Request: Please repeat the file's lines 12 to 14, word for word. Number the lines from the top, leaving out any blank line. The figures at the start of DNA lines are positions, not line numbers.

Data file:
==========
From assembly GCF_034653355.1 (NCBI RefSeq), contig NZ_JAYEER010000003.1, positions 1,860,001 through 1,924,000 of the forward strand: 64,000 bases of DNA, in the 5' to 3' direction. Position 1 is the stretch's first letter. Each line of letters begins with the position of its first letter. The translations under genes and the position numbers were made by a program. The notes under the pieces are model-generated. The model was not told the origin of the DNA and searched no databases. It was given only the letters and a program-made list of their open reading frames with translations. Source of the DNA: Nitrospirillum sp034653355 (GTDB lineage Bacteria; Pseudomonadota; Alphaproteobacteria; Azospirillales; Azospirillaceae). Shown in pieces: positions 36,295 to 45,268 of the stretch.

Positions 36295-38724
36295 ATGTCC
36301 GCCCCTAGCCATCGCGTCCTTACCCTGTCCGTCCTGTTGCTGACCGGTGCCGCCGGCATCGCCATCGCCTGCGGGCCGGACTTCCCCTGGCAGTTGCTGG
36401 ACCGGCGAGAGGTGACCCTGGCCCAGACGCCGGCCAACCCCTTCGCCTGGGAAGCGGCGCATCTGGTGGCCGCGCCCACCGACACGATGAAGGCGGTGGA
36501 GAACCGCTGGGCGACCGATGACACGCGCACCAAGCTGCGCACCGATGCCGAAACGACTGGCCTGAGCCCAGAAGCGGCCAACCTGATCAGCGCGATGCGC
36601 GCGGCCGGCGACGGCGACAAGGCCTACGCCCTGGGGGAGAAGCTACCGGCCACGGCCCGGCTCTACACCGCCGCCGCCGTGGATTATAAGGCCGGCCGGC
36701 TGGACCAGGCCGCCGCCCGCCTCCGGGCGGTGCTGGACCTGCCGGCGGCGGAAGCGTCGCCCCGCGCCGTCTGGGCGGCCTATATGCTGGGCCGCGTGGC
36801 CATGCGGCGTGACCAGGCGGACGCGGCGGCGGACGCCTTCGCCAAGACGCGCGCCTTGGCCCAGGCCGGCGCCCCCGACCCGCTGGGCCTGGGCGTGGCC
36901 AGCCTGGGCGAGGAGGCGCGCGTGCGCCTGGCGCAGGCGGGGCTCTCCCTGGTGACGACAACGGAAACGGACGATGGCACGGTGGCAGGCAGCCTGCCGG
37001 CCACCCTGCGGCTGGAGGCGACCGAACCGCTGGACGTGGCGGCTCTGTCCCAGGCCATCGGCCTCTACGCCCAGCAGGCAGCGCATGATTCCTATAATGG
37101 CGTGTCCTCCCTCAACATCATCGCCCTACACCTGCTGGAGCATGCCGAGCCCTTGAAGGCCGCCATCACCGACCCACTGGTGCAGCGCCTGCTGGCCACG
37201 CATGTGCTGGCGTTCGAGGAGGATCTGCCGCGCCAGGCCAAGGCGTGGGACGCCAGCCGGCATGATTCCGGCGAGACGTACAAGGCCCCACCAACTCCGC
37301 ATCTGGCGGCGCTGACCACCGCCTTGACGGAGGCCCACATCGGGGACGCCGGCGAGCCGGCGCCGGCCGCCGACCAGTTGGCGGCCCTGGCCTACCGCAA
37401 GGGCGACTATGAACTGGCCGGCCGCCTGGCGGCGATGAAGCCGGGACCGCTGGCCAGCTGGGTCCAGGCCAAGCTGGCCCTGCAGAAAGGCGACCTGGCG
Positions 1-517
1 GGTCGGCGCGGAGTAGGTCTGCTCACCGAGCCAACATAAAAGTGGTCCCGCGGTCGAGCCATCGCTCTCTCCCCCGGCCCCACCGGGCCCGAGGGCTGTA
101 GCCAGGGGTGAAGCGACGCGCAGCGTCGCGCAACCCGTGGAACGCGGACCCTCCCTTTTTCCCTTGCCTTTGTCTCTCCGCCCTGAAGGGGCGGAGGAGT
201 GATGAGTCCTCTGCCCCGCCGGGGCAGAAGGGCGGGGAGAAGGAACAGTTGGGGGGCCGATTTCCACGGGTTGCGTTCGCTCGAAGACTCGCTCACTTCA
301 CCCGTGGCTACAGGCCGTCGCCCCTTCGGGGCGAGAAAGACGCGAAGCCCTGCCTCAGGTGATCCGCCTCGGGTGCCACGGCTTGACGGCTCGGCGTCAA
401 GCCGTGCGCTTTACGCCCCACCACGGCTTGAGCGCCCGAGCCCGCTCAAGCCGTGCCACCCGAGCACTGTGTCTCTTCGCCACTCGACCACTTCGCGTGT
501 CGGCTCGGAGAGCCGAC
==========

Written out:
37101 CGTGTCCTCCCTCAACATCATCGCCCTACACCTGCTGGAGCATGCCGAGCCCTTGAAGGCCGCCATCACCGACCCACTGGTGCAGCGCCTGCTGGCCACG
37201 CATGTGCTGGCGTTCGAGGAGGATCTGCCGCGCCAGGCCAAGGCGTGGGACGCCAGCCGGCATGATTCCGGCGAGACGTACAAGGCCCCACCAACTCCGC
37301 ATCTGGCGGCGCTGACCACCGCCTTGACGGAGGCCCACATCGGGGACGCCGGCGAGCCGGCGCCGGCCGCCGACCAGTTGGCGGCCCTGGCCTACCGCAA